Your PC acts funny, so you call the super-user, who after some hours or days arrives, sits down in front of it, mumbles some magic words, hits some keys, clicks some icons, deletes/renames some files, and whisks out of the room again, after which the following can have happened:
Touch-screen: Back around 1975, when CRT monitors became commonplace in connection with computers, system administrators and engineers had a hard time teaching users to keep their greasy fingers away from the screens. Just when they were about to succeed, some genius invented a system to control programs by touching various parts of the screen. The concept lingered on for quite a while, but has now almost died out, for two reasons:
1) It was discovered that it was neither easier nor better to touch the screen than using a keyboard.
2) It was rediscovered that the users' greasy fingers did nothing to improve the visibility of the screen.
Undo: One of the precious few instances where the computer world is better than the real world. Implemented in a great many modern programs, the undo function enables users to revoke foolish actions. If this feature had been available in real life, the world history would look very different (and, admittedly, several among us would never have been born).
Uninstall: A function designed for when the user has decided not to use a program any more and wants to remove it from the computer in order to reclaim the disk space. In the old days, you simply deleted the program file, but since modern software packages will splash .ddl files and other things all over your file system, that is no longer enough.
The uninstall function will usually do one of the following things:
Issue an error message and not remove the program.
Issue no error message and not remove the program.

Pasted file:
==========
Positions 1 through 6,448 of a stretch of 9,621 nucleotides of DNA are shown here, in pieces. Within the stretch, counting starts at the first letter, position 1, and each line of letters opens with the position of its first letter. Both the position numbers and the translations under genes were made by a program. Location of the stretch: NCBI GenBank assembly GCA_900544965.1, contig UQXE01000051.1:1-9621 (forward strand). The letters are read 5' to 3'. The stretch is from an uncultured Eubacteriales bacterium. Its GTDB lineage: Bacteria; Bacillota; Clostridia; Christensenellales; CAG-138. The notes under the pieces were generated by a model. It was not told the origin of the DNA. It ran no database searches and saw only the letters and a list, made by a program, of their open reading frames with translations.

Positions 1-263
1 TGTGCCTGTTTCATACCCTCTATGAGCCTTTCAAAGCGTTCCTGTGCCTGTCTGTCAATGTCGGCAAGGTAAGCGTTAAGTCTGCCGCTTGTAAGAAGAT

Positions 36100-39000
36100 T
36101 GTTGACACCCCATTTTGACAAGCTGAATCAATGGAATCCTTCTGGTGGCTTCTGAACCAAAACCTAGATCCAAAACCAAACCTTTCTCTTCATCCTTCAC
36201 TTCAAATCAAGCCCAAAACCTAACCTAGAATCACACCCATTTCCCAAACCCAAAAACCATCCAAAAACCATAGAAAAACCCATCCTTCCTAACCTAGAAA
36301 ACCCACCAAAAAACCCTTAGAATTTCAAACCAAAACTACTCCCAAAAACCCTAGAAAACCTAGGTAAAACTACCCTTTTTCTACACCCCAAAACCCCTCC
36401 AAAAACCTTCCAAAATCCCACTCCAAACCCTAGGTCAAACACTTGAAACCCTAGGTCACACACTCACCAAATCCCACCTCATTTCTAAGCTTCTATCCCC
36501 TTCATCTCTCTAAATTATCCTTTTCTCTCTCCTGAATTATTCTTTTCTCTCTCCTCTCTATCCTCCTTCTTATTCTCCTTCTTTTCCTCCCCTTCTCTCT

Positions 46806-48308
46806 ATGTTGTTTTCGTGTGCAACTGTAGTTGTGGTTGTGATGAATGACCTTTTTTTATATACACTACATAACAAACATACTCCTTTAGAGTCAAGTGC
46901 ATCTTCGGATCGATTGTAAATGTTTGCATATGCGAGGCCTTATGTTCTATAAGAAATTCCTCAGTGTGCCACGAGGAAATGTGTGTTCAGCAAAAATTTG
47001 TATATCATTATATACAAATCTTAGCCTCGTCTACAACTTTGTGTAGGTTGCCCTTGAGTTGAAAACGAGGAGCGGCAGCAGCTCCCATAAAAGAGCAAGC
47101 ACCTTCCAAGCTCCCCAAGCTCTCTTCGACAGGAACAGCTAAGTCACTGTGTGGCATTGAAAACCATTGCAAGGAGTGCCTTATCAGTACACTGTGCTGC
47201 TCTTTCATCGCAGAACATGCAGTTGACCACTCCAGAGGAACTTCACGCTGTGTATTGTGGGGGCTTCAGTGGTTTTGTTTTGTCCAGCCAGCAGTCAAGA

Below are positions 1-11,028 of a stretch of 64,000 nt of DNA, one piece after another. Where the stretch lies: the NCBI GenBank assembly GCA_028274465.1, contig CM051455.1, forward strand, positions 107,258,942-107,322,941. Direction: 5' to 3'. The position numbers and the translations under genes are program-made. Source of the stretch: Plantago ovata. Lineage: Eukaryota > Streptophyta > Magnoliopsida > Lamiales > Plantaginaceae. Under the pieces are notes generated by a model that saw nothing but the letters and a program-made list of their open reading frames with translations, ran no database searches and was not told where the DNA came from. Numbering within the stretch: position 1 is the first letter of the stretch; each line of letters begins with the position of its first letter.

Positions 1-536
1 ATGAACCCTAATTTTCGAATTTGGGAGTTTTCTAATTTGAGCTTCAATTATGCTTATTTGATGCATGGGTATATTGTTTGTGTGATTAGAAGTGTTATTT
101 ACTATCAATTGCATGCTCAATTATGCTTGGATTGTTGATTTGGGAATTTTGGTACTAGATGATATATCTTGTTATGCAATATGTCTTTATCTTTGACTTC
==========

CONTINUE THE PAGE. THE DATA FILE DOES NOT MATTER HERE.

Remove part of the program and leave hanging references and various now useless and untraceable files.
Remove part of the program including various segments and references also needed by other programs thus rendering them useless as well.
UNIX: An operating system introduced around 1982 featuring full multitasking, full multi-user functionality. UNIX has been implemented on numerous platforms and has all the functionality various Windows versions up to and including Win95 are lacking. The fact that it is available almost for free has prevented its widespread use in the world of PCs, - after all, who can make money on such a thing? Another thing that has made a lot of users somewhat apprehensive about UNIX is the rather cryptic user interface and the fact that UNIX expects users to do their own thinking. For example, if you write something like: "cd /; rm -rf *", UNIX may irrevocably erase your entire hard-disk quickly and efficiently, no questions asked.
User Friendly: The user needs to be in a friendly mood to put up with the idiosyncrasies of the software.
User's Manual: Chunky piece of literature supposed to contain important information about either hardware or software or both. Few people have ever actually read one. In the latest years, most suppliers have turned user's manuals out in the form of data files, so-called Online Manuals, thus saving immense amounts of paper and other resources. In you install them at all, online manuals are easily deleted whenever the disk space is needed for something useful.
Virtual reality: The idea that a computer should be able to simulate reality to an extent where the user is unable, or almost unable, to tell the difference has lived long in the science fiction world. Under the name Virtual Reality, some 3D display systems and data input devices have been introduced, but real VR is, luckily, still science fiction, and as even the best displays are still a factor 10-100 below the performance of human vision (not to mention the other senses) it will still be in the foreseeable future.